I think you/your DP need to stop fighting the mother, and work with her. It's not easy and my goodness my DH and his ex may never get there. When a mother and father are in a relationship they discuss schooling etc, both have an equal voice and they come to a joint decision, why should this stop once the relationship is over? One party should not dictate to the other, resentment and conflict automatically ensue. I think the best thing you can do for your DSC is to acknowledge that their mum may not be perfect but she is trying, and unless she is actually abusive and the children are in any danger with her, then she has every right to have her thoughts on how her children be raised, where they go to pre-school and when contact should be.

SnowWhiteWinter Wed 05-Dec-12 13:54:57

Thank you everyone who has replied so far. I will try and reply to your questions. The girls have had quite a lot of change over the past 6 months, seeing their mum more mainly so I do agree changing pre school would have to be done for a very good reason.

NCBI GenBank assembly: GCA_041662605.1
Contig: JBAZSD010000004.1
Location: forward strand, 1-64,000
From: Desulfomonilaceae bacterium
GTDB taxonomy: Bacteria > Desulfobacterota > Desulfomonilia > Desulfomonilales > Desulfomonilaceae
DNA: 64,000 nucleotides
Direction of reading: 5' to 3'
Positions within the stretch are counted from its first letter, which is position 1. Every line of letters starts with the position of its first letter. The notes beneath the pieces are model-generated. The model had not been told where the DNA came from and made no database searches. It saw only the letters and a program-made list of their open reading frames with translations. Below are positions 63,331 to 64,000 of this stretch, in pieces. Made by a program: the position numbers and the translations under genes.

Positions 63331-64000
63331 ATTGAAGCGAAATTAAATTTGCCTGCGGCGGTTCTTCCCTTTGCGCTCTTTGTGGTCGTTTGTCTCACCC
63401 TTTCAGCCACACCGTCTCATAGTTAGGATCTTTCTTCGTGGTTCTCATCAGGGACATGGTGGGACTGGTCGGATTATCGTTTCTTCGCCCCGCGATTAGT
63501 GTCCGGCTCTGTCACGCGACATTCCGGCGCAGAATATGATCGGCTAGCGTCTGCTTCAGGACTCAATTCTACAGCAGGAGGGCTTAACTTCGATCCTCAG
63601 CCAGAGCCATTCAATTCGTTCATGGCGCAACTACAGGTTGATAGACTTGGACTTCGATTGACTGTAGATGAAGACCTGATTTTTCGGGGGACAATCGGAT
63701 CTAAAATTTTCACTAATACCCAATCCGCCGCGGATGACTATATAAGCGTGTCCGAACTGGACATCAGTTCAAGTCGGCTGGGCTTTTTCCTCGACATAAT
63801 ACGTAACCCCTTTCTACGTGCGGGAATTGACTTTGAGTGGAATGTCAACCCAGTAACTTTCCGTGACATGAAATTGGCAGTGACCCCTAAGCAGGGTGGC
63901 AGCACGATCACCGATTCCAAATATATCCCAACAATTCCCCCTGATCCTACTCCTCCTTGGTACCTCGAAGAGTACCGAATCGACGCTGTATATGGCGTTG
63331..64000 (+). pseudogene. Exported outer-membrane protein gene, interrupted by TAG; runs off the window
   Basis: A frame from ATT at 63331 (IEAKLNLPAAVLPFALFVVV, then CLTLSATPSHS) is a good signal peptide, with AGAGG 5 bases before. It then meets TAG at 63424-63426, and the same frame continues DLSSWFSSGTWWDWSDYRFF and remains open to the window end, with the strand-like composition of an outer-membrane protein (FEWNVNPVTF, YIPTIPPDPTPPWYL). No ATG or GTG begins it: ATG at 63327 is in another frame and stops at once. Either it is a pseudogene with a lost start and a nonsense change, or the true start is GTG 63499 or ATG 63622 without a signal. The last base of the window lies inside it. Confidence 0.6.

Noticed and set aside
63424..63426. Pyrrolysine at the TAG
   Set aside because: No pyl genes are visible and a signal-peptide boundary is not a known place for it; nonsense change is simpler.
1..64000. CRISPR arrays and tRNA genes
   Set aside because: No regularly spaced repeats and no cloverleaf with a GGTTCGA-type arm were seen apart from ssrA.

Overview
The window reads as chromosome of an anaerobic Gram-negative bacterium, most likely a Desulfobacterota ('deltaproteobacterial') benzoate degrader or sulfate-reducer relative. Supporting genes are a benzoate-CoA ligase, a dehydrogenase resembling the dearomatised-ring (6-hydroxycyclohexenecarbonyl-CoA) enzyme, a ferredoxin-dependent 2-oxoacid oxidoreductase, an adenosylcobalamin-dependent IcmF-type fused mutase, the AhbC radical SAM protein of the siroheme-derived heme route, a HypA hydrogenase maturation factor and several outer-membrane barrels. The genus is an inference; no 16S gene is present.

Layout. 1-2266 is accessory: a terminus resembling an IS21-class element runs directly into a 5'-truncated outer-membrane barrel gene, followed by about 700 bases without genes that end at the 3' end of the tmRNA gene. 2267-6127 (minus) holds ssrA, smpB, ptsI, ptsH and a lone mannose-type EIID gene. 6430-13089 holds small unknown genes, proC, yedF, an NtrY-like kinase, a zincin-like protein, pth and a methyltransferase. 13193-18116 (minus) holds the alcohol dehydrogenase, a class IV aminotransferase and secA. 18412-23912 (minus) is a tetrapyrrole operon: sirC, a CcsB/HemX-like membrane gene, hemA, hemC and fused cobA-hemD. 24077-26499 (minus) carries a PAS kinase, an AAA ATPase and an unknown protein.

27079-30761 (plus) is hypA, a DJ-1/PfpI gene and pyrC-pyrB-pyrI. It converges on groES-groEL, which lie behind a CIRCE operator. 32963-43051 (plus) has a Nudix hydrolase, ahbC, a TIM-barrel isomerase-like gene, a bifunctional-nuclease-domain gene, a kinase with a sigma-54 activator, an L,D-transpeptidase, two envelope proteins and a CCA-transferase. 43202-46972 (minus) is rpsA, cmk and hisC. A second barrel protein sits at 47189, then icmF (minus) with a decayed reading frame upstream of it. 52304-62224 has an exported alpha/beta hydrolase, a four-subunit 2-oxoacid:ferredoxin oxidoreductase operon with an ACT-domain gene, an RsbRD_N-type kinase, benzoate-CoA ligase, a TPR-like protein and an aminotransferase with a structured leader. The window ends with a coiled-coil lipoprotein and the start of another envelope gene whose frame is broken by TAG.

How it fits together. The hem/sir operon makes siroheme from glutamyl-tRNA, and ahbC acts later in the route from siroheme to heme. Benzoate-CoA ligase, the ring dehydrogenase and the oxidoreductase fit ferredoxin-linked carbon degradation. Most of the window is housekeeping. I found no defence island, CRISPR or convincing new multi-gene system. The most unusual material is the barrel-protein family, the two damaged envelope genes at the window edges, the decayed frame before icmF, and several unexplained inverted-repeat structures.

Parachute and lookingatclouds..... are correct, this was a decision made when their mum wasn't interested. her name was put on the waiting list as it is the most oversubscribed pre school in the area and really is very good. Since then her current pre school has got worse, worsening Ofsted reports, we've started to notice they just don't do all the things a pre school normally does etc. Their number have dropped massively, so other parents are moving their kids too. Now she has a chance to spend the last 2 terms at an excellent pre school. The new pre school is the main feeder pre school for the primary school that DSD may well be going to (2nd choice school but most likely to be offered a place at) so it will massively benefit her as most children there will move up to reception with her.